From August to 2010 onwards, MRIs were performed at baseline. Patients with RA included in the EAC between August 2010 and March 2020 and fulfilling the 1987 or 2010 criteria within 1 year were evaluated in the present study (flow chart in online supplemental file 1). In some patients, no baseline MRI was performed (mostly due to logistical reasons such as MRI-maintenance) and some baseline MRIs were of insufficient quality (eg, no contrast-enhanced sequences or insufficient fat suppression), implying missingness completely at random (MCAR). Reassuringly, baseline characteristics were comparable in patients with and without baseline MRI, substantiating this assumption (online supplemental file 2). Between 2010 and February 2015, MRIs of patients with RA were repeated at 12 and 24 months. Age, gender, MRI-inflammation and fatigue at baseline were not different between patients included in the periods with or without follow-up MRIs; patients with follow-up MRIs were slightly more often anti-citrullinated protein antibodies (ACPA)-positive (online supplemental file 3). Consequently, we studied a representative consecutive sample of 526 early patients with RA who received an MRI at baseline and 199 patients that received follow-up MRIs.

MRI

Wrist, metacarpophalangeal (MCP(2-5)) and metatarsophalangeal (MTP(1-5))-joints on the most painful side at baseline (dominant side in case of symmetric symptoms) were imaged with 1.5TMRI (GE, Wisconsin, USA). Contrast-enhanced T1-weighted Fat Spin Echo (FSE) fatsat sequences of the wrist and MCP were obtained in all patients. In June 2013, instead of axial T1 and T2-weighted FSE fatsat sequences in the axial plane, contrast-enhanced T1-weighted FSE fatsat sequences in both the coronal and axial plane of the MTPs were added to the protocol. Online supplemental file 4 provides a detailed scan and scoring protocol.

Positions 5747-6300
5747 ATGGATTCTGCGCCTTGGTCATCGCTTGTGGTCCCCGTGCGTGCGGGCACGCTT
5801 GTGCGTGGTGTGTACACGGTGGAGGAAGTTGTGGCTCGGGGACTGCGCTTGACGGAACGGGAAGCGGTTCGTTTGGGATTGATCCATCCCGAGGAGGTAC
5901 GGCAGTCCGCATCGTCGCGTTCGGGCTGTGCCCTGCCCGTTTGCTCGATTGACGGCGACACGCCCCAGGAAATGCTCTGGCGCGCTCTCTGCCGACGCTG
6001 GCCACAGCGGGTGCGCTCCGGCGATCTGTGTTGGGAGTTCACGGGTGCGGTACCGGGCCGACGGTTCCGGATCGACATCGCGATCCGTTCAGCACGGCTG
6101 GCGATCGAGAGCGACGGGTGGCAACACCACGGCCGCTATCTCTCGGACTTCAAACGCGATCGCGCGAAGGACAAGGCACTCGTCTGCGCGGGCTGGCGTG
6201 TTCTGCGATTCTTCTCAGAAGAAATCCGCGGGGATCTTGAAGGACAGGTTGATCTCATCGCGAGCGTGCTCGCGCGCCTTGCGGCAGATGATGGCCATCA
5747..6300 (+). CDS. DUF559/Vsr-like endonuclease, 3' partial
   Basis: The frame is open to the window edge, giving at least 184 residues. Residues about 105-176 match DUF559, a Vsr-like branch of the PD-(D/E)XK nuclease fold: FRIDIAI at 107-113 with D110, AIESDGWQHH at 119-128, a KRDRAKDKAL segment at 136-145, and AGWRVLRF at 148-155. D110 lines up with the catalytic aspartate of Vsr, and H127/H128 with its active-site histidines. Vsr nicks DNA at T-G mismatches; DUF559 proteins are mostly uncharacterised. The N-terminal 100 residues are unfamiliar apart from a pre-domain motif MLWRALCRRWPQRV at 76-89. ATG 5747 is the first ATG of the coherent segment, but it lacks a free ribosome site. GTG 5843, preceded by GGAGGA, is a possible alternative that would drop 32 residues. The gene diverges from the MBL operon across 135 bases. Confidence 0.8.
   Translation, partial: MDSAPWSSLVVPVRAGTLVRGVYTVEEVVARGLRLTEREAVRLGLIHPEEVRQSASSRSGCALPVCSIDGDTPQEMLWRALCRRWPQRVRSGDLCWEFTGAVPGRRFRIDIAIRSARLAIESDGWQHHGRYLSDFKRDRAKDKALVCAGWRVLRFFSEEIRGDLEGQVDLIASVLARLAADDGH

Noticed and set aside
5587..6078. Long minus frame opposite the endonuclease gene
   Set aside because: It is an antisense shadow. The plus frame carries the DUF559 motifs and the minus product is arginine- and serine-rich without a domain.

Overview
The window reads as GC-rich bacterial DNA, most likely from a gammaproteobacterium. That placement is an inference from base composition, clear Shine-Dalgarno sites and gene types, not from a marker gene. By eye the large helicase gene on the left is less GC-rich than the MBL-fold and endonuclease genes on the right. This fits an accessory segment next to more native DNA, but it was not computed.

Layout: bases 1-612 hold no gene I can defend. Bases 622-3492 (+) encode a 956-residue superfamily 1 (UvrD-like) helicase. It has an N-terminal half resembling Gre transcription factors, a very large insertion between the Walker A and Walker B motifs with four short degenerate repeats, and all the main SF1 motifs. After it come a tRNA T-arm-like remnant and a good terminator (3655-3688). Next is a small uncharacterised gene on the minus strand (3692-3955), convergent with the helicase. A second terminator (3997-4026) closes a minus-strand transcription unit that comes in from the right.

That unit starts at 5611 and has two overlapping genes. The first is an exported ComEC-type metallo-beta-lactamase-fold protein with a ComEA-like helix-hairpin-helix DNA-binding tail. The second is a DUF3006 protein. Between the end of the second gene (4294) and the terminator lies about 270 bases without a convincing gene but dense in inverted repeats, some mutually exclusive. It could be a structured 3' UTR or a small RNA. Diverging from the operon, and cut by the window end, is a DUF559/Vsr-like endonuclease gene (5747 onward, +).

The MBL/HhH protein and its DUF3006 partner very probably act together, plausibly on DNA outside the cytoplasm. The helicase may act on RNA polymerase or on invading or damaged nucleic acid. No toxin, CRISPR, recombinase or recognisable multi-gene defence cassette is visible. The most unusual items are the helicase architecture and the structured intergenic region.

All MRIs were scored for synovitis, tenosynovitis and osteitis in line with Rheumatoid Arthritis Magnetic Resonance Imaging Score (RAMRIS) and the method of Haavardsholm (online supplemental file 4). Baseline MRIs were scored by two experienced readers, blinded to any clinical data. MRIs over time were scored by a single reader, with known time order, blinded to any clinical data (including DAS and fatigue). Intraclass correlation coefficients were excellent (≥0.95 for total inflammation score; online supplemental files 5 and 6).

Statistical analysis

To study the association of DAS and MRI-inflammation with fatigue at baseline, data were plotted for pairwise analysis and linear regression was used. Because of skewness, the total MRI-inflammation score was log-transformed. Analyses were performed both univariably and corrected for potential confounders: age, gender and ACPA-status. Analyses of MRI-inflammation were not corrected for DAS, because of the collider-effect. Because both MRI-inflammation and fatigue can (indirectly) cause a higher DAS, correction of the relationship of MRI-inflammation and fatigue by the DAS would cause invalid results. This is called a collider effect. The same would be true if we would study the relation between MRI-inflammation and fatigue in patients in DAS-remission. Therefore, these analyses were not performed. This is extensively explained in online supplemental file 7.

To assess the association between the 2-year course of DAS and MRI-inflammation with fatigue, change during the first 2 years was plotted for pairwise analyses. Next, linear mixed models were used, univariably and corrected for the mentioned potential confounders. The mixed models studied the baseline, 1-year and 2-year visit and included a random effect for patient. To allow for robust estimation with few measurements per patient, the residuals and random effects were assumed to be independent. Here, again the total MRI-inflammation score was log-transformed and analyses of MRI-inflammation were not corrected for DAS, because of a collider effect (online supplemental file 7).